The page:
Over the past couple weeks I have been back and forth meeting and inquiring about getting power to the building, building plans, electrical permits, historical guidelines, etc... The process has felt like a Labyrinth, a puzzling sacred path that is supposed to lead me to some center, enlightenment even. Well, I'm not sure I would use the word enlightened to describe what I'm feeling now, but I have certainly been surprised along the way. Here are a few things that I have learned:
- The women and men who work at DPNR (the Department of Planning and Natural Resources) are incredibly helpful and pleasant. My questions were answered respectfully and thoroughly. The inspector that came out to do the site visit was knowledgeable and gracious. I was told how much things would cost ($20 for an electrical permit), how long it would take (2-4 days) and exactly what I needed to bring (an electrical plan and permit form filled out and signed by licensed electrician). Courteous efficient service can really be achieved in government. Wow.
- Building plans are expensive! I am surprised at how expensive building plans are, especially considering one of the buildings is less than 400 square feet. Charging $100-$200 per square foot is a lot, especially considering that I know how to draw and measure and use the computer, so minus the fact that I don’t know the building codes, what I received looks pretty much like something I could do myself.
- Becoming a licensed electrician is hard. I couldn’t understand why so many electricians or plumbers I have interacted with over the years always got uneasy when I mentioned anything with permits. You would have thought that DPNR had a minotaur hiding inside! Well I have since realized that many of these people are not licensed. When it came time to get permits, people who I have used for years had to admit that they did not have a license and could not help me. Upon finding a licensed electrician he said to me that when he took the test he passed it in one shot, but that the woman who administered it told him that in the 25 years she had worked at Licensing & Consumer Affairs, he was only the second person to do that. Wow.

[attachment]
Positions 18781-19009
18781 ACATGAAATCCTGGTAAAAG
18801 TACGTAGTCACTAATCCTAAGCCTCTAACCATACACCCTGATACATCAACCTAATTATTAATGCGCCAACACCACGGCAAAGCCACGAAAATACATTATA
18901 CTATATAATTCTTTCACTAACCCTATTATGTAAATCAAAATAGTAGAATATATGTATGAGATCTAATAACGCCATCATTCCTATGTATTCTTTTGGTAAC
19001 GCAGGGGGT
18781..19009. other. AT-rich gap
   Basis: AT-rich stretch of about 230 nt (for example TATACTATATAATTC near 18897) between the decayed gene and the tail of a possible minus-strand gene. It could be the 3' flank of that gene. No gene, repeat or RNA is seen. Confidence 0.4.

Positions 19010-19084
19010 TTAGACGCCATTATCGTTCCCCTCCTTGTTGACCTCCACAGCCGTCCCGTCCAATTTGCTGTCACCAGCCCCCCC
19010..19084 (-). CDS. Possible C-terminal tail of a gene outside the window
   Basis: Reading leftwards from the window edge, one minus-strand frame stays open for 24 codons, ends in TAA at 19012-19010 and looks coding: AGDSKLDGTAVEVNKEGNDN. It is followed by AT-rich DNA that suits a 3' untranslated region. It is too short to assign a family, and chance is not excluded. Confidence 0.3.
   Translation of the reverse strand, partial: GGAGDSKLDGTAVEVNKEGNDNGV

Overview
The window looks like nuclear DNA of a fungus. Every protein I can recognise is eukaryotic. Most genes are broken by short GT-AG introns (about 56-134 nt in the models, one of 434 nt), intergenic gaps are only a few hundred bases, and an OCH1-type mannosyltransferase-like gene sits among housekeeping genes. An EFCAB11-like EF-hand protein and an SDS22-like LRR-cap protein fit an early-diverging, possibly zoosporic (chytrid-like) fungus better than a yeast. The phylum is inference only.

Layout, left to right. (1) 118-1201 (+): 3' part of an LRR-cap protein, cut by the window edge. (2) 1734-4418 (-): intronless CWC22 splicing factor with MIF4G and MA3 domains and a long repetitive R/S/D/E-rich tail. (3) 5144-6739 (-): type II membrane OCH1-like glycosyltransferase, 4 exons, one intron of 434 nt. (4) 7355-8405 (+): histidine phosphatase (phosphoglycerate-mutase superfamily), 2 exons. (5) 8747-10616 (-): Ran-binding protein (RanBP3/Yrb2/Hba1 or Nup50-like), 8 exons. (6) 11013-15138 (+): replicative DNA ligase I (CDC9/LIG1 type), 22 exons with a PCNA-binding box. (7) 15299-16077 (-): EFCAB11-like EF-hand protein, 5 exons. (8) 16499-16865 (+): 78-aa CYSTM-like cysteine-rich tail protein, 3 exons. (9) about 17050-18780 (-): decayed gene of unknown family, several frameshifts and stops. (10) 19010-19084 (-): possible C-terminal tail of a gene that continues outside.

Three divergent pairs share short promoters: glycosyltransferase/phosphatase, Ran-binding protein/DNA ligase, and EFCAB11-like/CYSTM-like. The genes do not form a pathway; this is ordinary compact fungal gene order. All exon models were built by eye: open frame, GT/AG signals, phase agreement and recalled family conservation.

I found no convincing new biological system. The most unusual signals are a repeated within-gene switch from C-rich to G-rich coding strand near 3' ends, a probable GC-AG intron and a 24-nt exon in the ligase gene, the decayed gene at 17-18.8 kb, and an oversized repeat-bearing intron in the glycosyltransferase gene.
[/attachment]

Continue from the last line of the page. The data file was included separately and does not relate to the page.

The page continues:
- DPNR and SHPO are actually there to help you. The State Historic Preservation Committee has been nicknamed by some as the Hysterical Society, meaning that they impose ridiculous rules and guidelines and seem to delight in telling people what to do with their property. My interaction with them has been quite the opposite. It’s a small four member committee of individuals who care about our community and see our architecture as a treasure and want to help protect Y/OUR investment and Y/OUR heritage.
So ultimately I learned that like the walls forming a labyrinth and guiding your path, that rules and regulations are not such a bad thing. They help to steer us along our way.